"We're at a crunch point": meet the new president of the Diaconate

The Church of Scotland is at a "crunch point" in relation to the future role of Deacons, according to Mark Evans DCS the new president of the Diaconate.

Mark Evans
Mark Evans DCS

Mr Evans, who is also the Head of Spiritual Care for NHS Fife, took up the post of President in June and hopes to raise awareness as well as promote the position of Deacons within the Church during his three-year term of office.

One of the issues he would like to address is the declining number of Deacons, particularly as he estimates that half of those currently serving could retire in the next 10 years.

Crunch point

Mr Evans said: "We're at a crunch point now, there are only 34 active deacons and a third of them work outside the Church of Scotland.

"Repeated General Assemblies have affirmed the uniqueness and the importance of the Diaconate.

"Whilst that affirmation is there we need to make sure that there is investment in and a process which would allow the Diaconate to flourish.

At time when the Church is exploring new forms of ministry, he feels that perhaps "the Church of Scotland needs to ask where the Diaconate fits into the Kirk's vision for the future?"

"External agencies such as the prison service, the NHS, universities and organisations providing social care recognise the unique and distinct gifts that Deacons bring."

Mr Evans also believes that it is time for the Kirk to reconsider the formation, training, employment and deployment of Deacons.

Deacons are one of the three recognised ministries of the church, alongside Ministers of Word and Sacrament and Elders.

Building bridges

But Mr Evans is keen to highlight their role as a rewarding vocation for those who might feel a calling towards full time ministry.

"It's a ministry that you are ordained into for life. It's one of service, enablement, collaboration and teamwork, " he said.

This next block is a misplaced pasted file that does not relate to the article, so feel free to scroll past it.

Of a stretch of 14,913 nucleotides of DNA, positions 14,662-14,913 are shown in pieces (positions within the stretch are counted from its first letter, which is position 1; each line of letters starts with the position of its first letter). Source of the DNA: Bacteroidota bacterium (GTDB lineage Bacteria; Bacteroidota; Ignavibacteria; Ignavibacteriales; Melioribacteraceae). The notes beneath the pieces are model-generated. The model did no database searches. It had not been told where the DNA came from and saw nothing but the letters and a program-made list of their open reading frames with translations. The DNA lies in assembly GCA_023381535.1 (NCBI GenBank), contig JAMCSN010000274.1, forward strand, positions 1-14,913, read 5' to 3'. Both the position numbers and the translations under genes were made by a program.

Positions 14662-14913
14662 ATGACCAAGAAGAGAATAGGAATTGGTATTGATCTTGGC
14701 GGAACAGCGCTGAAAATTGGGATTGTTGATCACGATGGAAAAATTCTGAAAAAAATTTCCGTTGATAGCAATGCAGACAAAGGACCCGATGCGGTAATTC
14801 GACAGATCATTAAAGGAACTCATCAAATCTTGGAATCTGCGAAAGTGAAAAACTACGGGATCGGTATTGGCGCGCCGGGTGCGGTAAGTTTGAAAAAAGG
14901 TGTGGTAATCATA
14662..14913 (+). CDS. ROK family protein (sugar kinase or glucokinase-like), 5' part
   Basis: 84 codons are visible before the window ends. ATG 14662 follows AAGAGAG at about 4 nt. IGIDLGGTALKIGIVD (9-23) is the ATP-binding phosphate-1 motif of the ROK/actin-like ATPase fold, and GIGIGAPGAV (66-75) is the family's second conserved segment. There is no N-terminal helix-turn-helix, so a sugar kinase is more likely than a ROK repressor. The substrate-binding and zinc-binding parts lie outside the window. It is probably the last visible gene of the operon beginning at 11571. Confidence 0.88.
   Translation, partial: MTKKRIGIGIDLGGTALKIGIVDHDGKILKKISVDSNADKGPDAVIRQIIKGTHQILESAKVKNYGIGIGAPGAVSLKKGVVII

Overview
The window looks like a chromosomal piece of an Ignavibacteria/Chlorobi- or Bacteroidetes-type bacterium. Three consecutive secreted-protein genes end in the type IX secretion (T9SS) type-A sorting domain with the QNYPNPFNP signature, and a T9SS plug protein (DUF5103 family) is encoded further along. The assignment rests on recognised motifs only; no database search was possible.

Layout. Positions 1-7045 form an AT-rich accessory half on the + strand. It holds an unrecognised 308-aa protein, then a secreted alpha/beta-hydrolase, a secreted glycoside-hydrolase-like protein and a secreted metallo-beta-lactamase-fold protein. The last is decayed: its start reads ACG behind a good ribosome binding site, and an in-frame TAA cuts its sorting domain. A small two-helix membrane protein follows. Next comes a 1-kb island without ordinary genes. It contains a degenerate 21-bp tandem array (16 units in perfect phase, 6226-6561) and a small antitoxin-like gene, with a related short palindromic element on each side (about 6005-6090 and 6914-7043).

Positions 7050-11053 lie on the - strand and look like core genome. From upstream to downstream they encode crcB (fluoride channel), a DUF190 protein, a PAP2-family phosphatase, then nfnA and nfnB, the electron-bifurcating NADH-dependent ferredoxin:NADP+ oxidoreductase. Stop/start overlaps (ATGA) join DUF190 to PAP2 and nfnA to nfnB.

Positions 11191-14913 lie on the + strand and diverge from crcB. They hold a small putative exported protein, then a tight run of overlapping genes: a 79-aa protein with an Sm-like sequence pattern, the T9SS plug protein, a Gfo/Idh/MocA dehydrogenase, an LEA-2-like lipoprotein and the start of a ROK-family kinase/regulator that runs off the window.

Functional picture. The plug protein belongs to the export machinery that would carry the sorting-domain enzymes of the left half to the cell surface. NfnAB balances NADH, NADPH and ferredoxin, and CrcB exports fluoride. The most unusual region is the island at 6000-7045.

"We talk about Deacons as apostles and as prophets - often Deacons work with some of the most marginalised in society; the voiceless and the forgotten and we are often called to 'speak truth to power'."

"One of the aspects of our uniqueness is we are bridge builders between the secular and the sacred."

For him it's been a worthwhile, if challenging path, over the last three decades allowing him to support vulnerable people from sex workers and young homeless people to caring for those who experience the pain of pregnancy loss and the death of a loved one.

"In my current role I work in some of the poorest areas of Fife; working with those experiencing poverty, loss and grief, helping them find meaning, purpose and hope in the midst of illness and uncertainty", he said.

A long history

Set up 132 years ago by Archibald Charteris, who also started the Guild and Life and Work, the order of deaconesses provided women with a formal role within the Church.

In 1979 the General Assembly voted to open the role to men, and Mr Evans applied to become the first male candidate in 1985. He was commissioned in the Old Kirk, Edinburgh three years later, and ordained when the status of Deacons changed a few years later.

Summing up the role of Deacons he said: "We quietly get on with our work, we preach the gospel through our actions rather than our words. It's about serving the poor.

"We are called to be servants - diaconate comes from the Greek to serve."

Set against the backdrop of one this year's memorable General Assembly which focused on reform, Mr Evans believes that the "radical ministry" of the Diaconate can find a new prominence in the changing shape of the Kirk.

Find out more about the role of the Diaconate